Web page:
My grandmother was very allergic to bee stings and I grew up hearing stories about how she had been stung in all kinds of places, including her mouth, and had to go to the hospital. The other day, I was telling a friend about this, and about the first time I was stung by a bee. I was 19 and riding on the back of an open jeep. I felt something hit the back of my neck, reached back to see what had hit me and pulled a bee out from between my neck and shirt collar. It hurt, but more because of the impact (we were going fast) than because of the actual sting. As soon as I was stung I thought of my grandmother. Was I going to have an allergic reaction? A few minutes passed and nothing happened. (Stupidly I didn’t tell anyone so had something happened no one would have known what was going on.)
When I told my friend the bee sting story, I didn’t notice that my 10-year-old son, Tom, was listening. I realized this only a few days later when on the way back from his Saturday morning sailing class he asked me why everyone was so worried about bee allergies and could he be allergic.
I explained to him that not everyone worried about bee allergies, but that often people are afraid of things they’ve heard about or seen up close. The example the popped into my mind, of course, was diabetes. I asked Tom if he thought most kids his age worried about or wondered if they would get type 1 diabetes. He said probably not and then went on to admit that he did. I know he worries about me (he witnessed one of my worst hypos), but I didn’t realize he was also worried about himself.
My eight-year-old son Guy, however, is different. Guy has said and done things that let me know he worries about his health and especially about getting diabetes. He has asked me straight out if he will get it because we have it.
Today Guy asked me about a pamphlet I was looking at with a picture of an insulin pump on it.
“What’s that?” he said.
“It’s a little device that gives you insulin all the time,” I said. “Some people use it instead of giving themselves shots.”
I could see Guy was processing the idea, and I could tell he wasn’t sure about it. It was making him nervous.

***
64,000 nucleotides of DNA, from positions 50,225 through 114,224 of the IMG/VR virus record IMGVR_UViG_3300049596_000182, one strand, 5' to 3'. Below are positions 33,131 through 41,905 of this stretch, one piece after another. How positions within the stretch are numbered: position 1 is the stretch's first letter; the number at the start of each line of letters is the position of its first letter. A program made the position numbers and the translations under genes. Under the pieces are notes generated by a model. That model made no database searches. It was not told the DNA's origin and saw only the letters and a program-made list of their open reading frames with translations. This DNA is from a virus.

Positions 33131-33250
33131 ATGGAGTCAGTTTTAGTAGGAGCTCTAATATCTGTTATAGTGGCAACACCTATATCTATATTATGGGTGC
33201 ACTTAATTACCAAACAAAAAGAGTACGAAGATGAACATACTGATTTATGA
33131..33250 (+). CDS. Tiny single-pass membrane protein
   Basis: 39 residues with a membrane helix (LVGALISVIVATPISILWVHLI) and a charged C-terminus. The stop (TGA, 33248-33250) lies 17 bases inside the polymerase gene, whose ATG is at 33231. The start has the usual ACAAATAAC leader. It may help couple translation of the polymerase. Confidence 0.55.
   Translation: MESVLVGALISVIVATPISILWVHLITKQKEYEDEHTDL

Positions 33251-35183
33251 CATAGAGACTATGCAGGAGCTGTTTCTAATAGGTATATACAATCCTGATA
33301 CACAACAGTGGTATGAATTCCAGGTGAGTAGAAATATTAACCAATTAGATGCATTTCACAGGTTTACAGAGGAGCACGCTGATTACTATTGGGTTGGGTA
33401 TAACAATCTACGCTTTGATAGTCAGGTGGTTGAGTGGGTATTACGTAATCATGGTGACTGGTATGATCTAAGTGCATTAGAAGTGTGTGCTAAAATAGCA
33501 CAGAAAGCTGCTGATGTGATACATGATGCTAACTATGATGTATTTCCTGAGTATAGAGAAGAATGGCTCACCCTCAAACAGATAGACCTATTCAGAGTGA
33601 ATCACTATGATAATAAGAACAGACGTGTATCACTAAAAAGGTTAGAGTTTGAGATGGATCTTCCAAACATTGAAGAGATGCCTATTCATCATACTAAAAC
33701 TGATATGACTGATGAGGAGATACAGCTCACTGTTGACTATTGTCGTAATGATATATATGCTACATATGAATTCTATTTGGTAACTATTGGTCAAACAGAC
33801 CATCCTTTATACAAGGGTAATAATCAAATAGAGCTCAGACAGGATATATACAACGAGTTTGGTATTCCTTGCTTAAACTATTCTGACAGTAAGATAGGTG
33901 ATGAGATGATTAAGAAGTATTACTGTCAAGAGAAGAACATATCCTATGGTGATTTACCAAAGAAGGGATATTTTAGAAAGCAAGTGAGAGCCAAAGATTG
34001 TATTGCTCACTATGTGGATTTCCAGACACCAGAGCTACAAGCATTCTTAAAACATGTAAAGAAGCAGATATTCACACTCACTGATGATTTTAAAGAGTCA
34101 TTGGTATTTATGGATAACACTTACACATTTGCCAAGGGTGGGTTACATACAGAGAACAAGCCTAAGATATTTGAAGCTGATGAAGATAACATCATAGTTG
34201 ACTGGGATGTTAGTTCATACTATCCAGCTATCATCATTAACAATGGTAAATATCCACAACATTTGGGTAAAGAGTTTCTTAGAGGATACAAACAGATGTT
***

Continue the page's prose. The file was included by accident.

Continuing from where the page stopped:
I’ve been thinking about getting a pump for a long time. Thinking how it would affect me in different ways and on many different levels, but until now I never thought about the effect it may have on my children. I know they will get used to it, but I didn’t consider the fact that a pump might scare them at first. I will have to make them understand that it is not a sign of getting sicker, but just a different way, maybe a better way, of doing the same thing.
Hi, I was diagnosed with Diabetes around ten years ago, I first got my Insulin Pump around Five months ago and my son was 21 months old at the time. I thought to myself that explaining it at a earlier age would be a lot easier for them to understand and cope with later down the line. My son is 27 months old now and knows where my pump is and I tried showing him where it is located on me and what it does, now of course he’s not going to understand the concept at such a young age,… Read more »
I was just diagnosed with diabetes in September of 2010. I already have an insulin pump because it was so sudden and right away I was insulin dependent. I was worried about being on the pump because I didn’t want to seem odd or different, but I also know someone who has had one for a long time. I was lucky to have her as a friend (not to mention her mom is a nurse) to be able to have lots of discussions about it. I know you are worried about how it would effect your children, I don’t have… Read more »